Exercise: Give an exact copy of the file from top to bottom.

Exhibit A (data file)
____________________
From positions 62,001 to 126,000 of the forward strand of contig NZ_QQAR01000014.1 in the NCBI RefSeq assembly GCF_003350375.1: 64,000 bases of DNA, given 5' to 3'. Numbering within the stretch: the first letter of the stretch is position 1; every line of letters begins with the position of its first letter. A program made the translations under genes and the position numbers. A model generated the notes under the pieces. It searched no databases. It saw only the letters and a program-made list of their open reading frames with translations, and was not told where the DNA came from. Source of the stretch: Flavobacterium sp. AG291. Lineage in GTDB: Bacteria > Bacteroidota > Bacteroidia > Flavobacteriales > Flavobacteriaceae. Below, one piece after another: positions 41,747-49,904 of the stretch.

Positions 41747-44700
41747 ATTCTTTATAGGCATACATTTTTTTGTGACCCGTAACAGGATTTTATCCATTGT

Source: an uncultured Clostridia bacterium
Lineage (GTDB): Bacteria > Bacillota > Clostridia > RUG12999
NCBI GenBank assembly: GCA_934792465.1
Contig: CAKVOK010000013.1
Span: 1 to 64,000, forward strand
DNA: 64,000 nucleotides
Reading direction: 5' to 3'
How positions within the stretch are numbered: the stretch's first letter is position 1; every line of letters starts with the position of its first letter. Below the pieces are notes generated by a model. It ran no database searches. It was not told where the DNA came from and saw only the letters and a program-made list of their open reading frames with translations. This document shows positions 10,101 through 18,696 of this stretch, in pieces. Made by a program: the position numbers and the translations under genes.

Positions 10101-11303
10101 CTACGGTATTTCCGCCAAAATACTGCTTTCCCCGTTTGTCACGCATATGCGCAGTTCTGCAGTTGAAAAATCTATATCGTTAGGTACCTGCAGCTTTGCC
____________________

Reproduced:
From positions 62,001 to 126,000 of the forward strand of contig NZ_QQAR01000014.1 in the NCBI RefSeq assembly GCF_003350375.1: 64,000 bases of DNA, given 5' to 3'. Numbering within the stretch: the first letter of the stretch is position 1; every line of letters begins with the position of its first letter. A program made the translations under genes and the position numbers. A model generated the notes under the pieces. It searched no databases. It saw only the letters and a program-made list of their open reading frames with translations, and was not told where the DNA came from. Source of the stretch: Flavobacterium sp. AG291. Lineage in GTDB: Bacteria > Bacteroidota > Bacteroidia > Flavobacteriales > Flavobacteriaceae. Below, one piece after another: positions 41,747-49,904 of the stretch.

Positions 41747-44700
41747 ATTCTTTATAGGCATACATTTTTTTGTGACCCGTAACAGGATTTTATCCATTGT

Source: an uncultured Clostridia bacterium
Lineage (GTDB): Bacteria > Bacillota > Clostridia > RUG12999
NCBI GenBank assembly: GCA_934792465.1
Contig: CAKVOK010000013.1
Span: 1 to 64,000, forward strand
DNA: 64,000 nucleotides
Reading direction: 5' to 3'
How positions within the stretch are numbered: the stretch's first letter is position 1; every line of letters starts with the position of its first letter. Below the pieces are notes generated by a model. It ran no database searches. It was not told where the DNA came from and saw only the letters and a program-made list of their open reading frames with translations. This document shows positions 10,101 through 18,696 of this stretch, in pieces. Made by a program: the position numbers and the translations under genes.

Positions 10101-11303
10101 CTACGGTATTTCCGCCAAAATACTGCTTTCCCCGTTTGTCACGCATATGCGCAGTTCTGCAGTTGAAAAATCTATATCGTTAGGTACCTGCAGCTTTGCC